Legal system of Iran
The Iranian courts refer to the Civil Code as the main source of law for determining the legal and commercial rights of natural and legal persons. The awards issued by the Iranian courts are not binding as precedent on other courts residing over cases with similar facts. However, in exceptional cases the decisions of the General Board of the Supreme Court concerning similar cases constitute case precedent to be followed by other courts.
The Civil Procedure Code of the Public and Revolutionary Courts, which was approved in 2000, set forth the rules and procedures governing adjudication of disputes by the courts of law. The Civil Procedure Code envisages the rules and procedures concerning proceedings which must be observed by the courts, including the Public, Revolutionary, Appeal and Supreme Court.
The Iranian legal profession distinguishes between legal advisers and attorneys at law. Generally, legal advisers provide clients with legal advice, but do not have rights of audience before the Iranian courts. However, legal advisers to government entities are the only exception. Legal advisers must possess a law degree, but do not need to hold any professional qualifications or be licensed by the Iranian Bar Association.
Attorneys are licensed by the Bar Association are able to appear before all courts in Iran, regardless of their experience. There are exams and training periods to complete before an attorney is licensed by the Bar Association. There is a separate qualification route for attorneys to be licensed by the judiciary, rather than the Bar Association. Judiciary attorneys are limited in the types of dispute on which they may act and the courts before which they can appear.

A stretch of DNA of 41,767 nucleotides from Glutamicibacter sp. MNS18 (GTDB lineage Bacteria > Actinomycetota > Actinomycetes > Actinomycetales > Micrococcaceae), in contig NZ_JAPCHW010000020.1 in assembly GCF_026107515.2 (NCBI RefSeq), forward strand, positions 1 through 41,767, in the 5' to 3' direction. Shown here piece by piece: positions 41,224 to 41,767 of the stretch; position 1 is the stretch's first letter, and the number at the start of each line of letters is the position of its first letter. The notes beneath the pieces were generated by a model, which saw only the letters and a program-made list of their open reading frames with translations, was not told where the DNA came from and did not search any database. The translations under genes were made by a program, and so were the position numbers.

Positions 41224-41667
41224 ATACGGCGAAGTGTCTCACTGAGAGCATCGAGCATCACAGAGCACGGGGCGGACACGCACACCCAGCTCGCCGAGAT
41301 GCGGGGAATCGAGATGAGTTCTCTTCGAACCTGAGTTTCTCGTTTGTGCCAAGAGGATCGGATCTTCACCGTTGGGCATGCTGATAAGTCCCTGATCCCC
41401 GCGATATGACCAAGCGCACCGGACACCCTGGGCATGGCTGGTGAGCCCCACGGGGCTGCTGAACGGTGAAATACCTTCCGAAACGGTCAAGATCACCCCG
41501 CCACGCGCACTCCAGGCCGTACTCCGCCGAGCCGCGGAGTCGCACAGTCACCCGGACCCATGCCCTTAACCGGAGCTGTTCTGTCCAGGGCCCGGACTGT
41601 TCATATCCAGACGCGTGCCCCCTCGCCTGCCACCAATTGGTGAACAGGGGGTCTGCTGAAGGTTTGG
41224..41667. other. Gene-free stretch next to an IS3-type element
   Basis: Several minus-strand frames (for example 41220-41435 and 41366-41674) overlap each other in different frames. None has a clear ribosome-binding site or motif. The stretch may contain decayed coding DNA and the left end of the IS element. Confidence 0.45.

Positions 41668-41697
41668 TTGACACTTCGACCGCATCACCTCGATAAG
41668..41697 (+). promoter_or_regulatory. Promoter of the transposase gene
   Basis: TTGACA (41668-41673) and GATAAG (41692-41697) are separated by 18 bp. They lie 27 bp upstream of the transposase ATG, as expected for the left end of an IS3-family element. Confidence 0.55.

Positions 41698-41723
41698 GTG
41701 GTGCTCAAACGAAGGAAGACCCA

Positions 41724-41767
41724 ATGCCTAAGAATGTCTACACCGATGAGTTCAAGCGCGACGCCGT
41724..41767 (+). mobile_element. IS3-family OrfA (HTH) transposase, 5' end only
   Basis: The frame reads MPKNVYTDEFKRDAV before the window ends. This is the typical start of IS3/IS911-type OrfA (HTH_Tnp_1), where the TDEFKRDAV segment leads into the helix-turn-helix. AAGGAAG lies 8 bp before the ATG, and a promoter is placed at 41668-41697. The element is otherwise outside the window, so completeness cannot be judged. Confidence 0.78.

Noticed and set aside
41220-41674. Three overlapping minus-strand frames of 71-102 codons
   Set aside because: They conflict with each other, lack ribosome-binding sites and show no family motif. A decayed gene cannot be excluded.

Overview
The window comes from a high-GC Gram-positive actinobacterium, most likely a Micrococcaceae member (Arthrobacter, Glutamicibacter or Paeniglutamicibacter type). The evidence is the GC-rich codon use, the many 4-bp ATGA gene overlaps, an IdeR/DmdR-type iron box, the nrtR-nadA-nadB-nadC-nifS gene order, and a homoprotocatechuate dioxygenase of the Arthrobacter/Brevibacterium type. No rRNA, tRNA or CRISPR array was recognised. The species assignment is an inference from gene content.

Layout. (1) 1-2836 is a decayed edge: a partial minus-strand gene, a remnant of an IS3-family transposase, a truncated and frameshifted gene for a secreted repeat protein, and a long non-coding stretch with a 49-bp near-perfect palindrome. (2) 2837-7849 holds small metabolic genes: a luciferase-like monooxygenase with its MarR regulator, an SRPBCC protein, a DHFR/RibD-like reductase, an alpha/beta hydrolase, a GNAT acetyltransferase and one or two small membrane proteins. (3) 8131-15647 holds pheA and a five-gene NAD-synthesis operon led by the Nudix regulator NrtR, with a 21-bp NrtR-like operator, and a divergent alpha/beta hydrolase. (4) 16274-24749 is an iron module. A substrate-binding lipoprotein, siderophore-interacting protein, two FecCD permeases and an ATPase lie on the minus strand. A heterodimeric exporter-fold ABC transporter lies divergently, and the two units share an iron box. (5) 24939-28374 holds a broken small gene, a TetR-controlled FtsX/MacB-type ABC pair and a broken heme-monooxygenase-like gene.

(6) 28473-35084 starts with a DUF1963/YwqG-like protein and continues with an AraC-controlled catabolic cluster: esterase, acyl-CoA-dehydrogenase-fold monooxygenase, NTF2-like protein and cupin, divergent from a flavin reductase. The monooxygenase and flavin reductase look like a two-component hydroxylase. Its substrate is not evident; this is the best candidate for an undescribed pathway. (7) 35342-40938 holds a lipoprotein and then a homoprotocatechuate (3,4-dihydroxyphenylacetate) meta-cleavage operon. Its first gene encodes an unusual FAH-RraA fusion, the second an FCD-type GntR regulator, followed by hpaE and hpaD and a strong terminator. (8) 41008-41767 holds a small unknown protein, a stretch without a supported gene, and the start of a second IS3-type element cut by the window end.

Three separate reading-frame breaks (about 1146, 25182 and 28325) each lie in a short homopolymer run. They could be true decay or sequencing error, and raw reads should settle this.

Court System & Dispute Resolution
Courts of Iran
– Appellate Courts;
– The Supreme Court;
The growth in volume of trade and investLawsment in Iran over the recent years, in particular the energy sector, has laid the foundation for the creation of TRAC, which is the first Iranian arbitration institution to provide assistance and support to domestic and international arbitration tribunals. A growing number of Iranian businesses when concluding contracts with foreign companies refer their commercial disputes to arbitral tribunals constituted in accordance with the arbitration rules of TRAC or other ad hoc arbitration rules as agreed between the parties.
Iran is party to more than 50 Bilateral Investment Treaties (BITs), with capital- exporting countries which provide institutional rules of the International Chamber of Commerce (ICC) in Paris or ad hoc arbitration rules of UNCITRAL for settlement of disputes arising out of investment between foreign investors and the Iranian government or state entities.
Major Dispute Resolution Institutions of Iran
– The Tehran Regional Arbitration Centre (TRAC), which was established in 2004.